Tuesday, June 8, 2010 – Aaron Klein, Ken DeGraffenreid, Andy McCarthy
Frank’s opening monologue summarizes the Obama Administration’s reckless abandonment of America’s allies, especially Israel, while it coddles our enemies. Aaron Klein stops by to talk about his new book titled The Manchurian President, which exposes President Obama’s ties to Communists, Socialists, and other Anti-American extremists. Dr. Kenneth E. deGraffenreid of the Institute for World Politics talks about President Obama’s latest pick for Director of National Intelligence, General James Clapper. SFR regular Andy McCarthy returns to chat with Frank about the Obama Administration’s wrongheaded new national security strategy.
MONOLOGUE: June 8, 2010
But first I want to share with you some thoughts of my own about where we are in the world at the moment. You know the United States marines have long–not only espoused– but exemplified the motto ‘no better friend, no worse enemy.’ Through their unstinting dependability in the fact of adversity, and their ferocity in combat. And to the extent that the country as a whole has hued to these– well– time-tested principles, the world has been made more stable, and American interests more secure.
Sadly, in its time in office, the Obama administration has increasingly turned this proven formula on its head. The message of its policies–and its conduct– is as unmistakable as it is ominous:
‘It is better to be an enemy of the United Sates then its friend.’
Consider, just as an example, the really starkly contrasting treatment associated with two episodes at seas in the past couple of months. The first, of course, was the North Korean submarine’s act of war against South Korea, when it covertly torpedoed a South Korean naval vessel on the 21st of March, which resulted in the sinking of the latter–that South Korean vessel, and the loss of 46 lives—South Korean sailors.
The second occurred just last week when Israeli commandos, acting lawfully in enforcing a declared naval blockade, intercepted a Turkish ship determined to violate that blockade. Upon boarding the vessel these commandos were set upon by a mob comprised–as it turns out– of weapon-wielding jihadists. Not–as advertised–the humanitarian-minded peace activists we keep hearing about. The commandos defended themselves, and in the course of the melee that ensued, nine of the would-be martyrs were killed.
I say martyrs because they filmed jihadist videos– that have come to be associated with martyred operations– in advance. There was no mistaking their purpose. There’s been no U.N. Resolution to date denouncing this North Korean travesty. No calls for an international investigation. No talk of retaliation by the so-called community of nations if the perpetrator–namely the North–does not recant and make amends.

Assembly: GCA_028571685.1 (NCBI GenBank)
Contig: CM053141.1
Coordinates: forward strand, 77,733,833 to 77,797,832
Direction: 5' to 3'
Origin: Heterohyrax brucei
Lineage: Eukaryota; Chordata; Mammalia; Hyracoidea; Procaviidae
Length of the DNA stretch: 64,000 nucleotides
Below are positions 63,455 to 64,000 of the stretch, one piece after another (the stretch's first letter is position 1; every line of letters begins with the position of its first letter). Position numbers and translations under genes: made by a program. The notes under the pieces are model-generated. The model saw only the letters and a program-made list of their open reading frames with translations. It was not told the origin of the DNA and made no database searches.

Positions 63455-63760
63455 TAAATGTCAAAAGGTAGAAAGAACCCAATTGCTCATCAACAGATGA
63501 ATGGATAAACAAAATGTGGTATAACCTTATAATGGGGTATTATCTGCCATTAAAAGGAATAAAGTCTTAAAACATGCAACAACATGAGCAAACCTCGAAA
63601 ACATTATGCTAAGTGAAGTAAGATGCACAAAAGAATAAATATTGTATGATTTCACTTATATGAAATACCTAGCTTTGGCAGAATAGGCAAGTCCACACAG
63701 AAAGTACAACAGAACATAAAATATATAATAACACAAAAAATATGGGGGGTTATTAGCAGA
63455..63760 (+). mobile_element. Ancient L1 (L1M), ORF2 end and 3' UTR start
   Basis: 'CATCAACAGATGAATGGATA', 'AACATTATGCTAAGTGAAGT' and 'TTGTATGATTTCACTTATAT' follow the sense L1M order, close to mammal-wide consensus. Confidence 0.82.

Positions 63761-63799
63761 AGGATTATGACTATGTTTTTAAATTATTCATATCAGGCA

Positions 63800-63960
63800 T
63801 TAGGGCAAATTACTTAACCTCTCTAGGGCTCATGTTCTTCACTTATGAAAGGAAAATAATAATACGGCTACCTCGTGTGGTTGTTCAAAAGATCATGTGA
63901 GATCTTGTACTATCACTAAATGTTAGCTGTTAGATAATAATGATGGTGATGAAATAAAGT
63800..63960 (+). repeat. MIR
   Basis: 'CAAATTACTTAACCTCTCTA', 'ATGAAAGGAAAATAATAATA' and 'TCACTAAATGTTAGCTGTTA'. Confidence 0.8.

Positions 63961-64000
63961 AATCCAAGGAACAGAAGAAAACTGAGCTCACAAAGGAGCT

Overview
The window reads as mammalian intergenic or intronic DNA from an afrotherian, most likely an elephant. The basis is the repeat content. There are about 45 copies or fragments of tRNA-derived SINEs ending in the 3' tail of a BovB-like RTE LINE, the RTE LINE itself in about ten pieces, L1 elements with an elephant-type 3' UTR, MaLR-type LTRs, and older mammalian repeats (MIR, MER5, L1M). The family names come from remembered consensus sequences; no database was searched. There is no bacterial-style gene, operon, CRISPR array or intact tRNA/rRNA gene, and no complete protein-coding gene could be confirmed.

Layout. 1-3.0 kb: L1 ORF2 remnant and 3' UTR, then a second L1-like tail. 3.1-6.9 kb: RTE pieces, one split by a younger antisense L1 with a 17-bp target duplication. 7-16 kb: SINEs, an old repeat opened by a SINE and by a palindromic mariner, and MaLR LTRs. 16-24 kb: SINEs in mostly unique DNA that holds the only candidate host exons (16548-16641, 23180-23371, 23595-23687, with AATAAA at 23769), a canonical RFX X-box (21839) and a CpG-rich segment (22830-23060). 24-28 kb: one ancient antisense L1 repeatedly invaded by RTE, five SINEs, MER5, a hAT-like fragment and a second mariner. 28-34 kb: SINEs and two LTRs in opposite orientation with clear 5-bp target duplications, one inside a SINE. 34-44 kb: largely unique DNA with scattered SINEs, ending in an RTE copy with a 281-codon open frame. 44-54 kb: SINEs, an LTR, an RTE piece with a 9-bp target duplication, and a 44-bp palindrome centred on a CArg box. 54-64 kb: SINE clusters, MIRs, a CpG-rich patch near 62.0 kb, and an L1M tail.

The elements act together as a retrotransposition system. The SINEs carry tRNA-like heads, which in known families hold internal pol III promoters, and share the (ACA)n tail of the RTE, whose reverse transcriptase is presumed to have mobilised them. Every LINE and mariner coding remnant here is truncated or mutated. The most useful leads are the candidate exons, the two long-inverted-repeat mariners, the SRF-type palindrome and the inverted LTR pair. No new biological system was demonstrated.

By contrast, though, the U.N. Security Council was immediately seized–as they say in diplomatic circles–with the Israeli Operation. It adopted in short order a President’s statement–a kind of resolution– condemning those responsible—the Israelis. And demanded–demanded– an international investigation that’s now been set in train by the U.N. in its Human Rights Council. And given the absolutely predictable hostility of virtually any–so-called– international participants in such an inquiry, the result can only be a new basis, yet another, for vilifying Israel and insisting that it end the blockade of Gaza. Something the Obama administration seems to be preparing for support.
What’s the difference between these two? Well, there are a number of differences. Of course, different regions, different nations. But at the end of the day, what’s really going on here–folks– is that North Korea has as its greatest friend–communist China. While Pyongyang considers the United States its main enemy. Beijing has no intention of allowing the U.N.–or for that matter anybody else– to challenge or otherwise call into question the legitimacy of its allies actions. And the United States has no intention of upsetting the Chinese, with all the help–as we keep telling ourselves–help that Beijing is going to provide us on sanctions on Iran, on trade, on currency revaluation, the six-party talks, and so on.
By contrast, Israel has traditionally had but one powerful friend–the United States. And this alliance has been all the more important because most of the rest of the world is at least somewhat, if not actually rabidly hostile towards the Jewish state.
Under President Obama, however, Israel seems to have–in the United States–a friend in name only. American diplomacy did nothing to prevent passage of the Security Council’s condemnatory resolution. Instead focusing on muting, somewhat, its criticism of the Jewish state–making it a little bit more oblique.
Unfortunately, this is part of a pattern. And I’m afraid that this pattern has not only isolated Israel and undermined it, but has sent a signal to other allies–has in a way exacerbated our treatment of other allies. Like Britain, and Honduras, and Poland, the Czech Republic, and Georgia, and Ukraine, and India, and Columbia.
Countries that have been friends. That are allies. And that instead we have been much more interested in enemies like–or would-be adversaries–like communist China, Cuba, Venezuela, Russia, Iran, Syria, Saudi Arabia, Turkey. All of whom have been given very, very serious attention, and insistent engagement by the Obama administration.
And this is not the way to run a secure American–and successful–American foreign policy. And more grief will come of it.